This Is Us
No matter the type of business, no matter how many employees there are, and regardless of how busy things may be, all employees need to know a basic fact—that is simply that we are all on the same team!
Ahhhhh. The Christmas shopping season is upon us! And for those who manage in retail, we know that means dealing with frenzied stores, frazzled customers, and fresh on the payroll employees. The vast majority of us who dare even enter a physical store in the month of December leave less than satisfied with our shopping experience, often muttering to ourselves or yelling to the loved ones lucky enough to be with us something like: "Damnit! I should have stayed at home and just ordered all this stuff from Amazon!"
As much as the top management of stores look at the month or so (longer this year) from Black Friday to Christmas Eve as the chance to end the year with a bang in terms of both revenue and profits, most of the folks working at the front lines of retail, and even those behind the scenes in supporting roles and the management that makes it all somehow "work," are happy—really happy—when Christmas Day finally does arrive. That is because their days of dreading facing unhappy customers—often long lines of them—for extended store hours end when Santa Claus appears on Christmas morning. Then, their work lives can go back to "normal" for the next 10-11 months!
With that being said, though I am a management consultant and professor, I do not go out and play the "expert card" when I am out shopping. I will admit that I will pickup stories that I can make use of in discussing management concepts in the classroom and observe for situations that would make good "What would you do?" points of discussion for students. Indeed, retail is one of the best and most relatable areas possible for college students to talk about, as we all interact with it; and many students work, or have worked, retail themselves. And Christmas time certainly isn't when I ever normally think about playing that card, lest one would make a scene and both draw the angst of other shoppers and maybe end up on Santa's "naughty list!"
With all that being said, I did have an encounter this Christmas shopping season that brought out the "management guy" in me (it came on like The Hulk), and it is one that I think shows an important lesson for all managers, regardless of whether they are in retail or not. And so, let us proceed to "The Incident."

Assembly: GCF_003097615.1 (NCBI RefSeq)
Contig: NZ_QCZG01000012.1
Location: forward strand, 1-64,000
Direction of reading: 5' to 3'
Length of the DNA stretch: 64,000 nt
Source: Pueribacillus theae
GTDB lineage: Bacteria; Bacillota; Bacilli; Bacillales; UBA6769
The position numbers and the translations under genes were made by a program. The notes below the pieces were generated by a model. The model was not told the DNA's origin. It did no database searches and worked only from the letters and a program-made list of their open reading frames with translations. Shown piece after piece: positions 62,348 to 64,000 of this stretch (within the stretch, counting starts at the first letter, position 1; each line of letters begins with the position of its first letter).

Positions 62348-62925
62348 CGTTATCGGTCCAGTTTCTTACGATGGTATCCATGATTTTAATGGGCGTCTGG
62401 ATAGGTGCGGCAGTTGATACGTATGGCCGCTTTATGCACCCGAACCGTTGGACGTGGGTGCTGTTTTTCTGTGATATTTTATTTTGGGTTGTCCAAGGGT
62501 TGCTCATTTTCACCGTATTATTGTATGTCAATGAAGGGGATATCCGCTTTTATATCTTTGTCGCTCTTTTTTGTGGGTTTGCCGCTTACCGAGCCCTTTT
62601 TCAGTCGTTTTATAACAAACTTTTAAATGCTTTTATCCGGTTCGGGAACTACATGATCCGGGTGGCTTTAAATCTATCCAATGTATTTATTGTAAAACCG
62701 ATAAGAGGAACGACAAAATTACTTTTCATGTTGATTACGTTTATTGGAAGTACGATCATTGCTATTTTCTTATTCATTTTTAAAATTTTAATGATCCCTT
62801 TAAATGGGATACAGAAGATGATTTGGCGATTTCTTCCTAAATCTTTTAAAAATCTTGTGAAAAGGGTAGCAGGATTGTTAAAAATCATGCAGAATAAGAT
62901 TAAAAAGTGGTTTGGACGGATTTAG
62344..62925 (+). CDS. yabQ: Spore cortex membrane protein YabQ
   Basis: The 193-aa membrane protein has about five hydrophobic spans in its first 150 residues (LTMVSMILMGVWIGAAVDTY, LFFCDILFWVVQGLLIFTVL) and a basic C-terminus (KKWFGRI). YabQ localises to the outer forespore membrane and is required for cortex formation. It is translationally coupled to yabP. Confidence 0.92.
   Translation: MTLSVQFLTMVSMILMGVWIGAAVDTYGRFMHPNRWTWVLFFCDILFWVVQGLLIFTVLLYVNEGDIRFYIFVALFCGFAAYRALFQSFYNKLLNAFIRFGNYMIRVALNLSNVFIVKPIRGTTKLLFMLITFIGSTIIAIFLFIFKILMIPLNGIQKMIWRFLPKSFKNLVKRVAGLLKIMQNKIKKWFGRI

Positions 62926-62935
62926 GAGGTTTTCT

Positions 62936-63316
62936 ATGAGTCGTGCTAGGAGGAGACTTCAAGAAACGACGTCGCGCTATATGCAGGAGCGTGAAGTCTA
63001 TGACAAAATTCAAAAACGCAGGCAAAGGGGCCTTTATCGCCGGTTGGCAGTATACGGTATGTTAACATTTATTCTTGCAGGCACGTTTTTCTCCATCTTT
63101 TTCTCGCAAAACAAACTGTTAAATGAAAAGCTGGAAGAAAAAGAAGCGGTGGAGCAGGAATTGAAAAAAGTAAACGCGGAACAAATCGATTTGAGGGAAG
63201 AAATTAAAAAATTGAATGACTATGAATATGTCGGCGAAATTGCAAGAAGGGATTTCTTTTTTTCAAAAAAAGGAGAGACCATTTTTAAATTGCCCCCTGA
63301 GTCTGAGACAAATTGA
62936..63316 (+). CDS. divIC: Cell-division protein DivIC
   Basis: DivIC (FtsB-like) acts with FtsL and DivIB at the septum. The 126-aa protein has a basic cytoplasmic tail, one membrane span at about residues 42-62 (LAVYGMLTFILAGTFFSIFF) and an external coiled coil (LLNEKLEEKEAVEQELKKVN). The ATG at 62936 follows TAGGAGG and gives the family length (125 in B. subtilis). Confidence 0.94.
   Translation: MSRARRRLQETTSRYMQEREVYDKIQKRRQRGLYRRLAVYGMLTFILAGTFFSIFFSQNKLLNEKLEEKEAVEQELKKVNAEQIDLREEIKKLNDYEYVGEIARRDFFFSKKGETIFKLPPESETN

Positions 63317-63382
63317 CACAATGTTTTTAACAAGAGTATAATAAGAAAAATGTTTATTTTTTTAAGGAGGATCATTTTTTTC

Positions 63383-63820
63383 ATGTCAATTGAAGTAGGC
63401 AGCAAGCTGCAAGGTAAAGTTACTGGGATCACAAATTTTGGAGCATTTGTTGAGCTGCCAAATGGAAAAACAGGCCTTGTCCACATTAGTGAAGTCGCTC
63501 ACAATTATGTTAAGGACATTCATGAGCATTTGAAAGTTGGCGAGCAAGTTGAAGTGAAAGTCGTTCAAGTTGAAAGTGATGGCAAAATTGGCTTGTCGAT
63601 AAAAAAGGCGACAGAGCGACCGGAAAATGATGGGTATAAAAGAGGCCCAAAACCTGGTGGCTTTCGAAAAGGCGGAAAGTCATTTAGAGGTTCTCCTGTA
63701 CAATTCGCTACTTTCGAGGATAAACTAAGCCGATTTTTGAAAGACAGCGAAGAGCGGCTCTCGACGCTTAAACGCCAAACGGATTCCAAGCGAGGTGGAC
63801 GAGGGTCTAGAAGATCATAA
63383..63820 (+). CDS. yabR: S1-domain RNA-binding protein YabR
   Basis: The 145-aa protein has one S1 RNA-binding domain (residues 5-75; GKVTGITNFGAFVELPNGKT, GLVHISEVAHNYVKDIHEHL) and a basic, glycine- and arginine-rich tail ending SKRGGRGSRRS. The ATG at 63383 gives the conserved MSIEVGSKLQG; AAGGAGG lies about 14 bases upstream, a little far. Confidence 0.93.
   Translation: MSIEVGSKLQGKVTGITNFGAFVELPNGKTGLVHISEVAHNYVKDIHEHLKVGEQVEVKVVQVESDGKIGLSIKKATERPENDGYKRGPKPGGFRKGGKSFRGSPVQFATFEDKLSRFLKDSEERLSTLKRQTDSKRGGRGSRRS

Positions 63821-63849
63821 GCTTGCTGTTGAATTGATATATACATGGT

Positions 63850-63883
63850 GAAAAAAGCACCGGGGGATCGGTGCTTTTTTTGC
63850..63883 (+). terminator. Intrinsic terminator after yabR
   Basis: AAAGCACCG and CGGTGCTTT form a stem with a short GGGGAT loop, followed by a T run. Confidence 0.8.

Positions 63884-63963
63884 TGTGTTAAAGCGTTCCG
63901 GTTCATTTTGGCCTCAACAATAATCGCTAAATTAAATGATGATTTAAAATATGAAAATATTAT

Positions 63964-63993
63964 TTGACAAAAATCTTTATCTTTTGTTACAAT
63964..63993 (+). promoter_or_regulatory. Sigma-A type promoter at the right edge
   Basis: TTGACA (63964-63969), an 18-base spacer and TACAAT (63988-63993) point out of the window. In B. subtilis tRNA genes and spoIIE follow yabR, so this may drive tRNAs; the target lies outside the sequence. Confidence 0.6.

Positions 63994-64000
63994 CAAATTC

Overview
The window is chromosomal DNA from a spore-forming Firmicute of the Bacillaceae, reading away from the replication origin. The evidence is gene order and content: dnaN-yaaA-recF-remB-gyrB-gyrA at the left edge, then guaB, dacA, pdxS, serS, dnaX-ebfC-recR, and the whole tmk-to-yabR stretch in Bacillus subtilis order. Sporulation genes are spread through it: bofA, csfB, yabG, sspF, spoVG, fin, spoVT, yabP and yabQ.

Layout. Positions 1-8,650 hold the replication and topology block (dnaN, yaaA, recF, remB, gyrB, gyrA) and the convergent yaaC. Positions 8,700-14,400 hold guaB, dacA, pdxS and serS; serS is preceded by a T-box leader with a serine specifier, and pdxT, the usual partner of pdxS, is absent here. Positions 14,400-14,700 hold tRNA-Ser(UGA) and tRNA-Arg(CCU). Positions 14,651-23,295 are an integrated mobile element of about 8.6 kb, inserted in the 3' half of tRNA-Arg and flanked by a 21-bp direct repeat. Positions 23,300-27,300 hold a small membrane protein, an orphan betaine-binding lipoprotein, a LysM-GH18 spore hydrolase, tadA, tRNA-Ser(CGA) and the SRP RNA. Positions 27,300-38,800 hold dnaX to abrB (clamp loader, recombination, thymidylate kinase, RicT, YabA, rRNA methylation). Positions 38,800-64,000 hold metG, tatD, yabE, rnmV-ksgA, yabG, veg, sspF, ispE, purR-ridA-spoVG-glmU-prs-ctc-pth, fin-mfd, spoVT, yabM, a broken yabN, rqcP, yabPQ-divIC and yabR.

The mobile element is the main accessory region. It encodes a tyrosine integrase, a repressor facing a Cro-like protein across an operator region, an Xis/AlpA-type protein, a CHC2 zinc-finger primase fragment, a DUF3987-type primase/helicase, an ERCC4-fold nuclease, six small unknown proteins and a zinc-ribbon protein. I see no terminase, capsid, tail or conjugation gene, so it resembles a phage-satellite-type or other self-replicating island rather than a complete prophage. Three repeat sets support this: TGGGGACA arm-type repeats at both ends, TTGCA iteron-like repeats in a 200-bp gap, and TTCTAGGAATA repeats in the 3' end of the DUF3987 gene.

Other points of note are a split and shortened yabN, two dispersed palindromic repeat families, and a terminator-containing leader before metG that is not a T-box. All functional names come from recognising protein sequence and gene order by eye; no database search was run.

The story goes something like this. My wife and I made the serious mistake of making our last stop of a shopping day that had went on way too long to be what we assumed would be our easiest and shortest task of the day. Now, you know what happens when you "assume?" (Google it kids if the double-meaning isn't apparent!).
Well, we had a return to make at a national chain that specializes in selling crafty things and home decor. Now, being a gentleman and a scholar, I will not call out the whole company for the actions of one of its employees at one of its hundreds of locations. However, the checkout "corral line" was a bit lengthy late that Saturday afternoon in early December, but we dutifully took our place in what has become yes, the most efficient, but slightly dehumanizing, way the retail consultants have figured out to process more transactions and decrease overall customer wait times—thanks to Queing Theory!
And so we were anticipating a lengthy wait for what would be an easy transaction. We even thought that whoever the "lucky" one of the three clerks manning registers at that time would be relieved to see us for our simple transaction. This was because we were getting to listen in—with no choice but to not listen to them—on a group of customers who had approached their purchase with mathematical precision in pursuit of minimizing their total outlay for "stuff" to turn their abode into a Christmas wonderland through "extreme couponing!" We had charged our purchase, and we had our store receipt.What could go wrong?
I must admit that I was being "that husband" at the time it was my wife's turn at the register. After all, that weekend's "game of the century" between Alabama and Georgia was underway, and I was taking the opportunity to check my phone like a "real man" in SEC country for a score update from the 2018 SEC Championship Game (which, by the way, turned-out to be an epic game).
That's when things took an unexpected turn. While what transpired did not prove to change the course of that day or, as my wife pointed-out in the after-action review in the car moments after this took place, make any real impact on the young assistant manager, it does make for a "teachable moment" beyond that particular situation, that particular day, that particular store, and even that particular retail setting.
Now to his credit, the assistant manager could see—from his stance safely behind the registers—that my wife was having a discussion with his clerk and he did approach them to help resolve whatever the problem might be. At this point, my attention had already turned from the ESPN app on my iPhone to what was taking place right in front of me. The clerk's "Uh, oh!" led to him telling my wife that he would have to issue her a gift card instead of issuing a credit since we were indeed over the 30 day limit, and he did a good job of explaining that the policy was indeed printed on the back of her store receipt—in very fine print, of course. Now my wife did not get upset, raise her voice, or doing anything to draw the attention of the assistant manager. So, he seemed to be simply intervening to try to see how he could resolve the situation that was, in a practical sense, holding up the line in a busy store during the Christmas season.